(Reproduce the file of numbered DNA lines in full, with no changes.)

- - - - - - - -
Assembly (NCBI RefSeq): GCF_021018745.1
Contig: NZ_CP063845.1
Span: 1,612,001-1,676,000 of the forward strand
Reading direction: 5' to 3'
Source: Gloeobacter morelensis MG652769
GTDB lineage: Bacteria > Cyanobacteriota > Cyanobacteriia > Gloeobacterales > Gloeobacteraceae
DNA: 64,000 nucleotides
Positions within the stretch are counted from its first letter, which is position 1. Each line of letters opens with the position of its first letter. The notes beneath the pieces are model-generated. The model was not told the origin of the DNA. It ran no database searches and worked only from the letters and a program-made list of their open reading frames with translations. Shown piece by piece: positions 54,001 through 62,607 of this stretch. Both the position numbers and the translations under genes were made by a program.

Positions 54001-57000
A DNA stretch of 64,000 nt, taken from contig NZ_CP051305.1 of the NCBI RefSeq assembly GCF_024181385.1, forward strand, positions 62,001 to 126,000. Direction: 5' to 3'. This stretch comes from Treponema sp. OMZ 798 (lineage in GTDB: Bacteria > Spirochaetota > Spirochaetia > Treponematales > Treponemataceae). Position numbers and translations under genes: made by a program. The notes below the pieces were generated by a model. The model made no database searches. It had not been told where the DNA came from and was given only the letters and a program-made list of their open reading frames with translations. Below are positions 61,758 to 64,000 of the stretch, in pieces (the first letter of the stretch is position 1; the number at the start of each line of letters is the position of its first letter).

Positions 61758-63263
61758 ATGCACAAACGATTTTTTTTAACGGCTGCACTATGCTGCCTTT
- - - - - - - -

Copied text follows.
Assembly (NCBI RefSeq): GCF_021018745.1
Contig: NZ_CP063845.1
Span: 1,612,001-1,676,000 of the forward strand
Reading direction: 5' to 3'
Source: Gloeobacter morelensis MG652769
GTDB lineage: Bacteria > Cyanobacteriota > Cyanobacteriia > Gloeobacterales > Gloeobacteraceae
DNA: 64,000 nucleotides
Positions within the stretch are counted from its first letter, which is position 1. Each line of letters opens with the position of its first letter. The notes beneath the pieces are model-generated. The model was not told the origin of the DNA. It ran no database searches and worked only from the letters and a program-made list of their open reading frames with translations. Shown piece by piece: positions 54,001 through 62,607 of this stretch. Both the position numbers and the translations under genes were made by a program.

Positions 54001-57000
A DNA stretch of 64,000 nt, taken from contig NZ_CP051305.1 of the NCBI RefSeq assembly GCF_024181385.1, forward strand, positions 62,001 to 126,000. Direction: 5' to 3'. This stretch comes from Treponema sp. OMZ 798 (lineage in GTDB: Bacteria > Spirochaetota > Spirochaetia > Treponematales > Treponemataceae). Position numbers and translations under genes: made by a program. The notes below the pieces were generated by a model. The model made no database searches. It had not been told where the DNA came from and was given only the letters and a program-made list of their open reading frames with translations. Below are positions 61,758 to 64,000 of the stretch, in pieces (the first letter of the stretch is position 1; the number at the start of each line of letters is the position of its first letter).

Positions 61758-63263
61758 ATGCACAAACGATTTTTTTTAACGGCTGCACTATGCTGCCTTT